* I'm asterisking rotenone since it's largely being withdrawn from the market as I type; EPA asked for more information from the companies that sold it in order to keep listing it as an insecticide due to concerns about water pollution and Parkinson's Disease. The companies decided not to spend the money on the research and instead asked for several years to wind down their operations. The date the last supplies may be shipped from their warehouses is July 14, 2011.

It will remain listed as a piscicide since it's the only poison fish & game departments consider 100% effective at killing fish -- and it's used to combat invasive species by killing all fish in a body of water followed by re-stocking with only native species.

** We forget how many things tie back to national security. We had a need (perceived at least) to keep up a nitrate manufacturing capacity in case of a future war, so we encouraged farmers to use synthetic nitrogen fertilizers to provide a market to fund the plant. We had a need, again at least a perceived need, to build a lot of atomic bombs in a hurry so civilian nuclear energy was guided to using reactor designs that produced feedstock for nuclear weapons programs.

(Oakridge consumed more power in World War II making the fissile material for four bombs then all of Canada! After Trinity and the two bombs dropped on Japan, a fourth was in reserve and it would take Oakridge another six months to produce enough material for a fifth bomb. This was not something the Government could scale up in a race with the Soviets)

We have a nuclear waste "problem" today because it was never intended to be waste -- the spent fuel rods were supposed to have been re-processed into either bomb material or new fuel rods. Jimmy Carter halted reprocessing plans as part of a nuclear non-proliferation strategy, which left the Government holding the bag for what do with the "waste" that they had wanted produced in the first place and now wouldn't allow to be recycled. Private enterprise would've likely chosen lower cost designs that didn't produce as much waste if they had been told from the start they'd be on the hook for it.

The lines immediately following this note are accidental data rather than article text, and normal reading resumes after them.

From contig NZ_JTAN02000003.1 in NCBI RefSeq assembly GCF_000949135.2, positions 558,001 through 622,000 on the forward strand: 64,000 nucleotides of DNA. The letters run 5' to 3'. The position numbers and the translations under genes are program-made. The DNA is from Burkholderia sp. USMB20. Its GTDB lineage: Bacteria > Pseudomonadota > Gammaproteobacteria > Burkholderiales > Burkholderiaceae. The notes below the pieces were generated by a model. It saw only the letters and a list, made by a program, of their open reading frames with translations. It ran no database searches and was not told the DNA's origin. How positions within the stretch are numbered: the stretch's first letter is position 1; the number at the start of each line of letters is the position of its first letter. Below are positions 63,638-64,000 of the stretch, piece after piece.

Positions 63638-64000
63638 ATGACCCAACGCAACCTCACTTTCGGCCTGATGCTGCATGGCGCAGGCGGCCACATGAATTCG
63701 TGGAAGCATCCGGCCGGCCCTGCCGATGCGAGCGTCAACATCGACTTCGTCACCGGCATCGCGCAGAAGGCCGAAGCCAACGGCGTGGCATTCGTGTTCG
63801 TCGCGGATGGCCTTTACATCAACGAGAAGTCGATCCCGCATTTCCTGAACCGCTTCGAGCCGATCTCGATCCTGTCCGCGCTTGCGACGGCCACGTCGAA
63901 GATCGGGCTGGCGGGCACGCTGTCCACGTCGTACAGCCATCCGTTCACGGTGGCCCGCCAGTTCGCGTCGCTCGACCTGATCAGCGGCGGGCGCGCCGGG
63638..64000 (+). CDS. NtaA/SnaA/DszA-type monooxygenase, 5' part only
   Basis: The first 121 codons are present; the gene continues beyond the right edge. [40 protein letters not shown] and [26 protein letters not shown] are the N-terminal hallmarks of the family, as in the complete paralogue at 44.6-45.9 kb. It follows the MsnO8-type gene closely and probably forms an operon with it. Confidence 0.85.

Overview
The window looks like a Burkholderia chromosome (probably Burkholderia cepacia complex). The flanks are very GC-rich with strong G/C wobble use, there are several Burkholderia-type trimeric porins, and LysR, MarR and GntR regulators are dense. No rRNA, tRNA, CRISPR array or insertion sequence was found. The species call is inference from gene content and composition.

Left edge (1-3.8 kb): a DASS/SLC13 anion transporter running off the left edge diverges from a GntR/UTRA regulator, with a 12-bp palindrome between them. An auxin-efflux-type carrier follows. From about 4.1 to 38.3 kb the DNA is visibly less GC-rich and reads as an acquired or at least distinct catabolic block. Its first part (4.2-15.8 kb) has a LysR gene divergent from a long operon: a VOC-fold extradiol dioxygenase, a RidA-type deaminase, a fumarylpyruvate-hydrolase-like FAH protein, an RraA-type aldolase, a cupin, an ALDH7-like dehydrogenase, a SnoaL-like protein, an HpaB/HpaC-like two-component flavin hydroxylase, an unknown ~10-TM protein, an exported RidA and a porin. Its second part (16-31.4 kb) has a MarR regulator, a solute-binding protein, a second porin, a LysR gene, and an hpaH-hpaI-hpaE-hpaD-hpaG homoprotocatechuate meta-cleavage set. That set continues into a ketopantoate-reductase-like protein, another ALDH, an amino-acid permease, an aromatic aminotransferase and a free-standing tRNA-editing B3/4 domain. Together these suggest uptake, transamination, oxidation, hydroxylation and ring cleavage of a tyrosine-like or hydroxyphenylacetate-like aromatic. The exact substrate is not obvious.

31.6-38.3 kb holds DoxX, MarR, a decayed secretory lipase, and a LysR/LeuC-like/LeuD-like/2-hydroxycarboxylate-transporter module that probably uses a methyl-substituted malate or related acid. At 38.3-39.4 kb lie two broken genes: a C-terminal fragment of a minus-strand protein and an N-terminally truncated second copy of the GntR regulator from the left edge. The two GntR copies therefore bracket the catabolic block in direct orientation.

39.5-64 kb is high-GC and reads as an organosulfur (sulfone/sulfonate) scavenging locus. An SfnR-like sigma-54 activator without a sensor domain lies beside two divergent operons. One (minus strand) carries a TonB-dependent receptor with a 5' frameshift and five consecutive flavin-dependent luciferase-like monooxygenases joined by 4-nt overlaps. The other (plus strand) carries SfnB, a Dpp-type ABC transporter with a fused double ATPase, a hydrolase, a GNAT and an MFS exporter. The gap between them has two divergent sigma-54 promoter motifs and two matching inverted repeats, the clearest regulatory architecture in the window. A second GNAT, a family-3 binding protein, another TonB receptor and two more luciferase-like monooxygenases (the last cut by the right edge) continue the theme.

The idea for an Interstate Highway System already existed before World War II; but experiences with motorized warfare, Germany's Autobahn, and relative vulnerability of bombing rail lines reinforced the importance of one. With the advant of single weapons that could destroy a central city in a flash, decreasing density of both residences and offices made good strategic sense -- defense by diffusion; and with plenty of land in the U.S. and plenty of synthetic fertilizer to boost yields on what remained in production, we didn't have the constraints of small nations in Europe each trying to maintain enough farmland to be suburban expansion made sense to us where it didn't necessarily make the same sense to Europe.

Oh, and they created this highly decentralized, self-healing computer network designed to survive attacks called the "internet."